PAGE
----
Challenges in Finding Senior Healthcare Talent

SPMB brings decades of personal relationships from a wide range of industries, providing clients with candidates from both healthcare and non-healthcare ecosystems. Allison Beach, a client partner at SPMB, co-leads the health technology practice and is a seasoned leader within the firm’s enterprise GTM practice. Pairing her GTM search expertise with a passion for health & wellness, she partners with growth-stage and pre-IPO organizations to place VP & C-level executives in sales, marketing, and operations roles across health tech, SMB tech, developer tools, and cyber security. SPMB managing partner Dave Mullarkey works with a range of clients including high-growth venture- and private equity-backed organizations and multi-billion dollar public companies. His primary focus is placing C-Level GTM execs in B2B leadership roles. Over his 25-plus years in search, Mr. Mullarkey has helped build the leadership teams for brand-name companies across health tech and other tech verticals. Ms. Beach and Mr. Mullarkey recently sat down with Hunt Scanlon Media to discuss some challenges with finding senior executives within the healthcare sector, what types of leaders are sought after, and how PE outfits are investing in this space.

March 20, 2024 – The healthcare industry is undergoing significant transformations driven by advancements in technology and evolving consumer preferences. What major trends are reshaping the landscape?

Beach: Artificial Intelligence: Historically, healthcare has been slow to embrace technological change, but industry leaders have rapidly recognized the need to adopt AI solutions. AI offers a number of benefits such as streamlining paperwork, enhancing clinical workflows, optimizing staffing, providing crucial clinical decision support, and drug discovery. Remote Healthcare: The pandemic accelerated the adoption of telehealth, transforming it from a convenience to a necessity. On-demand telehealth services have become increasingly popular as consumers prioritize accessibility and convenience. Providers offering seamless virtual care experiences are gaining a competitive edge, driving the expansion of telehealth platforms and services. Big Tech: Major players like Alphabet, Amazon, Apple, and Microsoft are disrupting the healthcare industry by leveraging their vast resources and tech capabilities. They are investing in (and acquiring) digital health initiatives, telemedicine services, and innovative healthcare delivery models to improve access, affordability, and convenience for consumers. Beyond consumer-facing initiatives, these companies are also actively supporting health systems with data and AI solutions; they are working to enable health systems to harness vast amounts of data for insights into patient care, population health management, and operational efficiency.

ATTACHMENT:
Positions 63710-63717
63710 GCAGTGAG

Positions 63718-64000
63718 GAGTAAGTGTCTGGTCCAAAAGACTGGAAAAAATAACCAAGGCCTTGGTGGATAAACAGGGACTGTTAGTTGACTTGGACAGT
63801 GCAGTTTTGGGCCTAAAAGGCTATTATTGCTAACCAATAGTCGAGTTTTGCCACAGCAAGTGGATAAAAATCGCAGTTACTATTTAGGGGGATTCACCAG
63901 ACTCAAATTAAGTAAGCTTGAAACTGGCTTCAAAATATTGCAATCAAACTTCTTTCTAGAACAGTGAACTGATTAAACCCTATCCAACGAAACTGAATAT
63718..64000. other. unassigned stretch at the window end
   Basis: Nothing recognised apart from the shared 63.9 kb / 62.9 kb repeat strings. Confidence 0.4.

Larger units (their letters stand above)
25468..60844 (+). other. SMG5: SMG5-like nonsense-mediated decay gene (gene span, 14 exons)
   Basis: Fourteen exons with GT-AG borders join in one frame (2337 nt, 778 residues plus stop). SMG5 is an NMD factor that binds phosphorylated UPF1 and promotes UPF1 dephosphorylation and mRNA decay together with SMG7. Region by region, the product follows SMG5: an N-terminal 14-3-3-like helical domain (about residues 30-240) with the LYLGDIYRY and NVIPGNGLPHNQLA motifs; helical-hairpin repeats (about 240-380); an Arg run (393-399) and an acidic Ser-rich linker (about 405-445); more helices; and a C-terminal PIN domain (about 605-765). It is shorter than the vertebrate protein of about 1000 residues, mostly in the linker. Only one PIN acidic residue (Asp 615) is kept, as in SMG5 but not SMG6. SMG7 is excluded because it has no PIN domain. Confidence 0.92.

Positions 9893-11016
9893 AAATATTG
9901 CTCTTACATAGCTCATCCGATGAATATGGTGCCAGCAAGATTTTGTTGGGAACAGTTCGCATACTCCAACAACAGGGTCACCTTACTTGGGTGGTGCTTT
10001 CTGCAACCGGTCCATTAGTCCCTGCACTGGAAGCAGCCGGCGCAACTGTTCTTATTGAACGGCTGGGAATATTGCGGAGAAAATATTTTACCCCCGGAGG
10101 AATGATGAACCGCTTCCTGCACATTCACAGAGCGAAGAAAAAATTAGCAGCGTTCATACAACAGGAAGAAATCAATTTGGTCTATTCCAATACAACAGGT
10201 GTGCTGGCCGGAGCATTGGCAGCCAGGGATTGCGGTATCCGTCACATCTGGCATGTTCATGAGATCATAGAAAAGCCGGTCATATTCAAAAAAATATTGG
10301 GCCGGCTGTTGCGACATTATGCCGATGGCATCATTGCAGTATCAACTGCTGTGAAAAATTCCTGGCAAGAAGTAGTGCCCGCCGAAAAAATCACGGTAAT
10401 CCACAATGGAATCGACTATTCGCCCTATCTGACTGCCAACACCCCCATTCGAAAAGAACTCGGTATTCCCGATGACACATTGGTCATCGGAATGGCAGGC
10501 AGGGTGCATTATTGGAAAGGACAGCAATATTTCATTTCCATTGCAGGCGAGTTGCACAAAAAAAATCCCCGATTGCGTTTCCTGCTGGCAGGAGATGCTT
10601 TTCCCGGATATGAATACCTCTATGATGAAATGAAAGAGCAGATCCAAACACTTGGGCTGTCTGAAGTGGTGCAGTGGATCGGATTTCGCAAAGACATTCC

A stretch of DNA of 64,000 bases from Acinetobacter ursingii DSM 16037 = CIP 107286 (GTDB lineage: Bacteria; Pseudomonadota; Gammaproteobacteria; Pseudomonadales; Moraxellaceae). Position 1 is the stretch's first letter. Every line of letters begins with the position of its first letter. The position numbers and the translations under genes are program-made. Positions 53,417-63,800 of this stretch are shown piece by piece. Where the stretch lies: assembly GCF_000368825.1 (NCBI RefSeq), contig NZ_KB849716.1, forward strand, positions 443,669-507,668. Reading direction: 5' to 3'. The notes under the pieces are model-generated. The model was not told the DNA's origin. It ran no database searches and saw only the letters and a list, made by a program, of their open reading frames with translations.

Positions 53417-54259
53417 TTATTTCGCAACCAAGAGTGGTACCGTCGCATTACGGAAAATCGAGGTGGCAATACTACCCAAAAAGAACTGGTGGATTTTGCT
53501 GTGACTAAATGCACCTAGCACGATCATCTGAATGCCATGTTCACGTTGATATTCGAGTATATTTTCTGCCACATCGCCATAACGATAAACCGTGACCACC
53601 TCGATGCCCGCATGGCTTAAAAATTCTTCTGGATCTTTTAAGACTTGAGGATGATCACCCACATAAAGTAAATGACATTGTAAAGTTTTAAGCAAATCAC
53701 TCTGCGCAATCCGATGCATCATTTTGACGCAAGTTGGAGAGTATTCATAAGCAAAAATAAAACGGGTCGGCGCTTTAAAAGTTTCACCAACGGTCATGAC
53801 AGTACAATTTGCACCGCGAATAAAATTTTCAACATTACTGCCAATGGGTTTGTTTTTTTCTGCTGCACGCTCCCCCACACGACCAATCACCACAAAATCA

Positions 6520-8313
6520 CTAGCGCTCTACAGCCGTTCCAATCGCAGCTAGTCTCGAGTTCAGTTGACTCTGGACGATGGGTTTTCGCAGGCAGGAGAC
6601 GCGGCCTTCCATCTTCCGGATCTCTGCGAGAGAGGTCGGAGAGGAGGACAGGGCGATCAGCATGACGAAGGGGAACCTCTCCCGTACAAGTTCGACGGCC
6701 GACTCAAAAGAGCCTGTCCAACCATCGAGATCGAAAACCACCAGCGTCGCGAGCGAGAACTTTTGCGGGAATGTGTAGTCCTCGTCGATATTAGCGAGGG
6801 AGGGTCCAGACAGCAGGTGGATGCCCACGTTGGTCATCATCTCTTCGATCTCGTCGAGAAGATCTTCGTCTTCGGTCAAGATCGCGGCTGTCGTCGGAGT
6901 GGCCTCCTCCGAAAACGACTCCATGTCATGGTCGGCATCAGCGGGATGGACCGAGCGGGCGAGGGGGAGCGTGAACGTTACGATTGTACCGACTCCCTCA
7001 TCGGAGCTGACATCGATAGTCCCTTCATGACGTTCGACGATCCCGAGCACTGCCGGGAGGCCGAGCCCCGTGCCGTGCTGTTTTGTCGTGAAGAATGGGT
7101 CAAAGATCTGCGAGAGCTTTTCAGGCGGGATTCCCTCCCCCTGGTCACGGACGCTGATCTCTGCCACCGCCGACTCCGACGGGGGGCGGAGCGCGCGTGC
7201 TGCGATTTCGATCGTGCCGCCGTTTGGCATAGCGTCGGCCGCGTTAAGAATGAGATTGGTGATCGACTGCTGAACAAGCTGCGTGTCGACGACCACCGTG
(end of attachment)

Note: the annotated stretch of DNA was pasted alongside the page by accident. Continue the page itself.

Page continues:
What types of leaders are healthcare organizations looking for and prioritizing today?